Team Penske has won 200 Indy car races (most recent win was Will Power’s triumph on May 12 in the INDYCAR Grand Prix at Indianapolis), as well as 10 USAC open-wheel championships, as well as three IndyCar Series titles.

He also has 108 NASCAR Cup (including two Daytona 500s) and 65 Xfinity Series wins as a team owner, as well as one championship in each series, including the 2012 Cup title with Brad Keselowski.

In total, Team Penske’s has earned 489 major race wins across all series and 556 poles. Included are wins in IndyCar, NASCAR, Formula 1 and the 24 Hours of Daytona.

He also was an early owner of Michigan International Speedway and led construction of Auto Club Speedway. He was also involved in the operation of several other facilities including Nazareth Speedway, Homestead-Miami Speedway and North Carolina Speedway.

Here are some comments from some of Penske’s current and former IndyCar drivers on his induction into NASCAR’s shrine:

Rick Mears (Four-time Indianapolis 500 winner, three-time INDYCAR Champion, 29 INDYCAR wins): “It’s been an incredible relationship between myself and Roger since day one. Roger never pressured me from the moment I met him. There was never a time he came and said ‘you need to do this.’ He always let me do things at my pace. He never pressured me to be a great driver up front. He let me learn at my pace. And that is the type of person Roger Penske is.

“This is an incredible honor for someone who has been such a big part of my life, and the lives of so many within the racing industry. It’s not always about race wins and championships, but the type of influence you are able to have on people. Roger has always prided himself on his people. He will be the first to tell you he would never be where he is now without the people he had around him.  And that humility and humbleness is what makes him a great leader. I am really excited for him and for this honor. To be inducted into the NASCAR Hall of Fame is something that is so deserving of so many people, but very few are more deserving for what they have done for the sport and for so many people within the sport than Roger Penske.”

Sam Hornish Jr. (2006 Indianapolis 500 Champion, 2006 INDYCAR Champion, 3 NASCAR XFINITY Series wins): “For me, driving for Roger Penske was the fulfillment of a lifelong dream. You know he’s going to give you the tools to win and you want to hold up your end of the bargain. There’s a great amount of desire that takes place for someone to be a NASCAR team owner and it takes an even larger commitment of the most precious resource: time. There shouldn’t be a Hall of Fame that doesn’t have him in it and it’s without question that he should be in the NASCAR Hall of Fame.”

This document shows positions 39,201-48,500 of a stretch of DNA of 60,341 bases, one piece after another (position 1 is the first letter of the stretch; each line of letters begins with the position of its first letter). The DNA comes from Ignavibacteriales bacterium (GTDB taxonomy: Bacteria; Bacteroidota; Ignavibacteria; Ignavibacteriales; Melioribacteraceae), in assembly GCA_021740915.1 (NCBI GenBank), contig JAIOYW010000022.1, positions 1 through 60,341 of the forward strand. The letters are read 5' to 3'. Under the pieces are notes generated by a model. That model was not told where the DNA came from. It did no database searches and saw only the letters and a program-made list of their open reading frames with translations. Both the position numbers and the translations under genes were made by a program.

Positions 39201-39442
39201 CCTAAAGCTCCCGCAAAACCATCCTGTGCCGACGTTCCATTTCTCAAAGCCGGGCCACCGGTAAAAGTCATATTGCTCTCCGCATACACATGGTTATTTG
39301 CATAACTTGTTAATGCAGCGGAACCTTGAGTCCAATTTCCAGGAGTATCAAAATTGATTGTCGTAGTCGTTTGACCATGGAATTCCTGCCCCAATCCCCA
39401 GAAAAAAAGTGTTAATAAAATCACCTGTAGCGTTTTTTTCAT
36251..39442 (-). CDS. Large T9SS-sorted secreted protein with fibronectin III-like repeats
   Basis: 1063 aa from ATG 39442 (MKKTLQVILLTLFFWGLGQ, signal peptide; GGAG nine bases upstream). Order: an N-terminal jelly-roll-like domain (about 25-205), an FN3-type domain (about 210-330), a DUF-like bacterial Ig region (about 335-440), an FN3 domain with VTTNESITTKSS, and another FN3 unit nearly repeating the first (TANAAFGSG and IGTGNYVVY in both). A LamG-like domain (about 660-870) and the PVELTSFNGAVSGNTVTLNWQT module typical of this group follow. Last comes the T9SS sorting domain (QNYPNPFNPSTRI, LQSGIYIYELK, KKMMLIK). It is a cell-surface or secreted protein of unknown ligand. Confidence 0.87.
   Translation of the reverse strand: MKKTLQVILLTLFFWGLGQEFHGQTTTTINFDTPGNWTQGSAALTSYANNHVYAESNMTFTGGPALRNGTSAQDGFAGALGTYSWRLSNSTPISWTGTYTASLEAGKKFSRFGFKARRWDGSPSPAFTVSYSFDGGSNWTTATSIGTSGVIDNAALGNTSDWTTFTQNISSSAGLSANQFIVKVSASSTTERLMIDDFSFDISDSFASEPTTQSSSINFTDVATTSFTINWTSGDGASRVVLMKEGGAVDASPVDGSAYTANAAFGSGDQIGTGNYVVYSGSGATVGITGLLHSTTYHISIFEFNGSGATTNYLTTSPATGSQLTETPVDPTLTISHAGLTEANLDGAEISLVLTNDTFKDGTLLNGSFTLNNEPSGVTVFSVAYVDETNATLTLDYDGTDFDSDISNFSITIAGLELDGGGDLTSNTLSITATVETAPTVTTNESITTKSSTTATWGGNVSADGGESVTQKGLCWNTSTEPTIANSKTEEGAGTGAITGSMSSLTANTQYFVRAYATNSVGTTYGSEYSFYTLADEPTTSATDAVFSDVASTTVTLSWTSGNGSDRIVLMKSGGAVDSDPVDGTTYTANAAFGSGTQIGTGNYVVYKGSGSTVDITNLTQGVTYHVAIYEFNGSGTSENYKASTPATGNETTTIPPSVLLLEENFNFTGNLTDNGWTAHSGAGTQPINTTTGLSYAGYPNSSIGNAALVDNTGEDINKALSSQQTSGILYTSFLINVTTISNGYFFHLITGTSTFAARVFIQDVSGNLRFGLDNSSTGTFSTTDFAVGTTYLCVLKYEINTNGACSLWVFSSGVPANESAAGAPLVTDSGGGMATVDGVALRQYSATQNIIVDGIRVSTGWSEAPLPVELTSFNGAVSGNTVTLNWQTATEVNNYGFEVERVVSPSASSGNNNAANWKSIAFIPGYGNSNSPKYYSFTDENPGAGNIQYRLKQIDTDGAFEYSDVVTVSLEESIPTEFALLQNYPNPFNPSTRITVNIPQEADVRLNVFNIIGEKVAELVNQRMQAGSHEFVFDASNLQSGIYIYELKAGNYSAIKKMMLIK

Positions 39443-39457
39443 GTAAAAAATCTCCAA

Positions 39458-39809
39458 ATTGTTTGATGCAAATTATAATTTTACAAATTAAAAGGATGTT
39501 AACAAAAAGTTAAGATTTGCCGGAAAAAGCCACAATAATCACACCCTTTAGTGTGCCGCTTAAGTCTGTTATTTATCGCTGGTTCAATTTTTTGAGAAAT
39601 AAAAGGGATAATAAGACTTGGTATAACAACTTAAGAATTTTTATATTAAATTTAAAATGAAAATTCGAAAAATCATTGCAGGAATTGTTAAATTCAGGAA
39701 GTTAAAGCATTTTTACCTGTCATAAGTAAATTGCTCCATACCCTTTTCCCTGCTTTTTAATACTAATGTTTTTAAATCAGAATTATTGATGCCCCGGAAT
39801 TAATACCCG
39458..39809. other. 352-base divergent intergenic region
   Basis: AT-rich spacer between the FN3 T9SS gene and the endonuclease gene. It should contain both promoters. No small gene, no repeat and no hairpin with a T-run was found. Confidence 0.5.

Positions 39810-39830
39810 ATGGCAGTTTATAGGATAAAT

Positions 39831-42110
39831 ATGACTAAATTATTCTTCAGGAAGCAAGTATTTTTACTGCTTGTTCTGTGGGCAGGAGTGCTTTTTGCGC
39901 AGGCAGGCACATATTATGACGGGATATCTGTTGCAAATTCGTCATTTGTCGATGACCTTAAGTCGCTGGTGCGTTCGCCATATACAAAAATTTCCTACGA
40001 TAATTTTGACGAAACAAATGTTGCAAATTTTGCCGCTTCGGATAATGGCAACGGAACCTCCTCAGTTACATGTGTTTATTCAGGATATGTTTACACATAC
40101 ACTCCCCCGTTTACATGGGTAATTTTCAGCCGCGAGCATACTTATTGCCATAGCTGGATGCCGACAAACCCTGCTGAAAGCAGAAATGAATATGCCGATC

Josef Newgarden (2017 Verizon IndyCar Series Champion, current series point leader): “Congrats to Roger on this achievement. He is a legend in so many aspects of motorsports, so it is only natural for him to receive this kind of recognition in NASCAR as well. It has always been a team effort for Roger and that has spread across all of his motorsports platforms.  For me, it is fun to keep up with what the NASCAR teams are doing. I have always been a fan of that style of racing so it is great to see Roger get recognized for all the time and energy he has put into that part of Team Penske.”

Simon Pagenaud (2016 Verizon IndyCar Series Champion, 7 IndyCar Series wins): “Congratulations to Roger on such a great honor. I don’t know if he fully understands everything he has done for our sport of auto racing. All of us drivers can’t thank him enough for being such an incredible man for motorsports, for the history that he’s built and the empire around racing that is Team Penske. Thank you Roger for everything you’ve done and what an honor.”

Will Power (2014 Verizon IndyCar Series Champion, 30 IndyCar Series wins): “Congratulations to Roger for his election into the NASCAR Hall of Fame. It’s a very deserving honor for someone who has meant so much for motorsports and for me personally in my career. His accomplishments in NASCAR are certainly impressive and there’s no question that he’s established a legacy there from his time as a driver to owning and managing successful racetracks to all the production on the track as a team owner. I feel so privileged to drive for Roger and for Team PenskeHe represents everything that you think about when you consider a Hall of Famer.”

Helio Castroneves (Longest-tenured Team Penske driver, 32 total wins, 53 total poles): “If there was ever a person that deserved to be inducted into any racing Hall of Fame it would be Roger Penske. He deserves it not only for what he has done in motorsports but also for the person he is. He is a leader for all of us and someone I have always admired throughout my career. Congratulations, Roger, on your induction into the NASCAR Hall of Fame. It has been such an honor to drive for you during my career. I hope to give you many more race wins in the future.”

Juan Pablo Montoya (2015 Indianapolis 500 Champion, Acura Team Penske driver): “I think Roger’s election into the NASCAR Hall of Fame is something that people expect. Everything that Roger has done, not only in NASCAR, but in racing in general has been amazing. He has been an enormous influence in motorsports all over the world. For me personally I just want to give him a huge congratulations on this honor. I am very proud to be a part of this organization and everything Roger and the team stands for.”

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Jack Roush, 76, is NASCAR’s winningest all-time owner.

He was previously inducted into the International Motorsports Hall of Fame (2008) and the Michigan Sports Hall of Fame (2010).

Before he achieved success in NASCAR, Roush was first known for his success as a both a driver and then team owner in NHRA, IHRA and AHRA drag racing events in the 1960s through the early 1980s.

He moved into the world of sports cars, including the IMSA Camel GT series in the early 1980s, a tenure that continued into the early 1990s, as well as the Trans-Am Series.

He began competition in NASCAR in 1988 when he founded a Cup team with Mark Martin as his driver. Martin was inducted last year into the NASCAR Hall of Fame.

Jack Roush’s and Mark Martin’s paths to induction into the NASCAR Hall of Fame began together in 1988. (Photo courtesy Roush Fenway Racing)

It’s in NASCAR that Roush has achieved the most success, with a NASCAR record 325 wins across NASCAR Cup, the Xfinity Series and the Camping World Truck Series.

He’s also won six championships across those three series.

Like Penske, Roush is also highly successful not only in racing, but also in business, with much of his corporate empire encompassing performance products and services.